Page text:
What is persistent pain?

Persistent pain refers to pain in any joint/area of the body that is felt on most days of the month for more than three months. (Train Pain Academy, 2023)

Pain itself is defined as: “An unpleasant sensory and emotional experience associated with actual or potential tissue damage, or described in terms of such damage”. (Raja et al 2020)

Most injuries of body tissues heal naturally within three months but if pain continues, it no longer acts as a type of warning system alerting us that something is wrong. We then have to look at structures outside of the originally damaged tissue, as this ongoing pain is made up of more than just danger signals from the nerves of the damaged body tissues – it now includes:

  1. how the brain processes pain;
  2. how we feel emotionally;
  3. the meaning behind the pain; as well
  4. as our social experiences and circumstances at the time.

Persistent pain is like a broken alarm clock.

Persistent pain alarm clock illustrationImagine that your morning alarm clock goes off at 7 am and you roll over to switch it off, but it doesn’t go off like it’s supposed to do. You try banging the snooze button, unplugging the clock, taking out the batteries, and even throwing it out the window, but it still keeps ringing. You’re clearly awake now, so the ringing alarm clock is no longer serving a purpose, but it just won’t turn off.
The “pain alarm” in our body can be just like this broken alarm clock. It can just keep ringing and ringing even though it’s not helping us in any way or if there is no danger present for it to warn us about. (Coakley and Shecter, 2013)

How do patients recover?

Persistent pain seesaw illustrationThe recovery from chronic pain (persistent pain) is like learning to balance a seesaw. In this recovery process it’s important to get the skills and tools you need to keep the “seesaw of pain” balanced.

Sometimes people may have a really good day and the seesaw tilts up high. On such days, people may deny that pain is a problem at all, overdo activities, stay up too late, or skip medications altogether. This type of behaviour can, unfortunately, lead to one or more really bad days when the seesaw tilts down too far. So on a really bad day people may feel they can’t do any activity, feel they are sick, and believe they cannot function in their daily life.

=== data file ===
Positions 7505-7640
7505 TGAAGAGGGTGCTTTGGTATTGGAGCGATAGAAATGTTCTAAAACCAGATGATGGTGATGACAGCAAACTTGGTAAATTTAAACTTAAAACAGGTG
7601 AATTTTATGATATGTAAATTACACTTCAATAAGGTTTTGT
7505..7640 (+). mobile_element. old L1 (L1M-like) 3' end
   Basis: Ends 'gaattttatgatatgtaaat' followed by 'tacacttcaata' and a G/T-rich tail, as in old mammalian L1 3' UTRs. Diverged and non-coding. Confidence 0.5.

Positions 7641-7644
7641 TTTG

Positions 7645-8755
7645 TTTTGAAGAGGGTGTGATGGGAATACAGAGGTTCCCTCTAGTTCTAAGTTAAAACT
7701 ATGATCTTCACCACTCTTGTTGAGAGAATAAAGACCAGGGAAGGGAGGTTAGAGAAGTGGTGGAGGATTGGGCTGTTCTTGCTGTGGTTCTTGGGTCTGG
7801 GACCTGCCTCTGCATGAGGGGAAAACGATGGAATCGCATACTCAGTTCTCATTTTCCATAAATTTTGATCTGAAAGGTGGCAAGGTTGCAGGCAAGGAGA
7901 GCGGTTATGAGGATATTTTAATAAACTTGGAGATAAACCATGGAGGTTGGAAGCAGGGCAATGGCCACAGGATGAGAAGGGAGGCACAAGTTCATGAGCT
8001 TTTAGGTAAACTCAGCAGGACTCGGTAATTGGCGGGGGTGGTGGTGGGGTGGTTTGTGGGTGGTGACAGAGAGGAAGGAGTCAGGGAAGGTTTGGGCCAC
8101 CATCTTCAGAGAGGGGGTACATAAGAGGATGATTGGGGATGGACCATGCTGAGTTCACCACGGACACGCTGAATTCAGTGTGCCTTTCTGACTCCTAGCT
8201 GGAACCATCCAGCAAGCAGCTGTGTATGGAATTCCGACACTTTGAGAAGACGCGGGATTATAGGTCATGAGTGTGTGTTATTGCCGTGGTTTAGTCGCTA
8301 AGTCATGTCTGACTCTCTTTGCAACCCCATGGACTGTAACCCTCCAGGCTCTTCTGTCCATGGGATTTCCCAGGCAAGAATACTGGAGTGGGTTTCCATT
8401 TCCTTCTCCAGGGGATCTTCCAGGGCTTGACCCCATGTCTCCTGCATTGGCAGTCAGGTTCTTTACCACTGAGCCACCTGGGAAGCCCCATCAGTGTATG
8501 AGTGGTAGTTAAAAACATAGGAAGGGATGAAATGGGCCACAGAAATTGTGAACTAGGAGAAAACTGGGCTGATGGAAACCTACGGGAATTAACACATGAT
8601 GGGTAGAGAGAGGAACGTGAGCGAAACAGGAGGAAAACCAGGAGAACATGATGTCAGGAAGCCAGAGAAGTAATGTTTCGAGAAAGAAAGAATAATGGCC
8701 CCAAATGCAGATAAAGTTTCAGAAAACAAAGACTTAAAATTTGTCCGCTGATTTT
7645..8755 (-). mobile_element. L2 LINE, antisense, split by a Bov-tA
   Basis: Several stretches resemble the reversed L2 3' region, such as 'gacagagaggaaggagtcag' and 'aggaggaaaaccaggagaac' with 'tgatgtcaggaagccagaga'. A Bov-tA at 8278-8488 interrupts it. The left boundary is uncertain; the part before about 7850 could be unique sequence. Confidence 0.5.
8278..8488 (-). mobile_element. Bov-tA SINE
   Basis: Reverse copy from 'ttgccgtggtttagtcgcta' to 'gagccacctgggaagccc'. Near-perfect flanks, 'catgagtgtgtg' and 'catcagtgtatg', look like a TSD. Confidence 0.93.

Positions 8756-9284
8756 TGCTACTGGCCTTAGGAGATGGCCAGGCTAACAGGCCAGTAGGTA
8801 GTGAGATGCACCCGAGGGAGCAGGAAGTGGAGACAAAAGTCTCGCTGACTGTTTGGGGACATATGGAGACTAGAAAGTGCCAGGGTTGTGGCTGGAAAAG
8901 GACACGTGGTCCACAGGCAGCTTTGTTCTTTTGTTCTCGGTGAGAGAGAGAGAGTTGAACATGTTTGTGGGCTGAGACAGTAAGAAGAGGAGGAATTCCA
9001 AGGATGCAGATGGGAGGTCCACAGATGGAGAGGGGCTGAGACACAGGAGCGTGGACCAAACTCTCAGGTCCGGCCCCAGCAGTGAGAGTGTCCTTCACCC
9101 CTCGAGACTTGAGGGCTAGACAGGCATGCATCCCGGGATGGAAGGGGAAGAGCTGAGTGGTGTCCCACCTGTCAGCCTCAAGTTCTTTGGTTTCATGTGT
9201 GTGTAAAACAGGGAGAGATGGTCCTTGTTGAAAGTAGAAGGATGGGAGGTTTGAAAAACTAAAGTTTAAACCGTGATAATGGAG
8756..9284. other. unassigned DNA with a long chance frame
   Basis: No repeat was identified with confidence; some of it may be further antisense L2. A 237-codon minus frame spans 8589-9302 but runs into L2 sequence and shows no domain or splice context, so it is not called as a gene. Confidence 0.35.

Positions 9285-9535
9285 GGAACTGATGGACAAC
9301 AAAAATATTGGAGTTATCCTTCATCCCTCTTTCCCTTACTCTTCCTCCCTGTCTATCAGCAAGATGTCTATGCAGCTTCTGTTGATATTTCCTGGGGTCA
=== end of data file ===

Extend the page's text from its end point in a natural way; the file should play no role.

The goal is to keep the seesaw balanced by pacing oneself with new activities and maintaining slow, steady progress from treatment.

Some of the tools to keep the seesaw in balance can include:

  • Medication;
  • Physiotherapy; and
  • Cognitive behavioural therapy. (Coakley and Shecter 2013)

So, if you have pain that feels like it won’t go away no matter what you do or feels like it is getting worse or spreading, even though it has been less than three months, make a booking with one of our physios and tell them that you think you may have a persistent pain condition.

  1. Coakley, Rachael & Schechter, Neil. (2013). Chronic pain is like… The clinical use of analogy and metaphor in the treatment of chronic pain in children. Pediatric Pain Letter. 15.
  2. Parker R, Bolton B, 2023. Concepts of pain. Module 1: Principles of pain. Lecture notes from Train Pain Academy. Delivered on 22 April 2023.
  3. Raja, S.N., Carr, D.B., Cohen, M., Finnerup, N.B., Flor, H., Gibson, S., Keefe, F.J., Mogil, J.S., Ringkamp, M., Sluka, K.A., Song, X.-J., Stevens, B., Sullivan, M.D., Tutelman, P.R., Ushida, T. and Vader, K. (2020). The revised International Association for the Study of Pain definition of pain: concepts, challenges, and compromises. PAIN, Articles in Press(9). doi: https://doi.org/10.1097/j.pain.0000000000001939.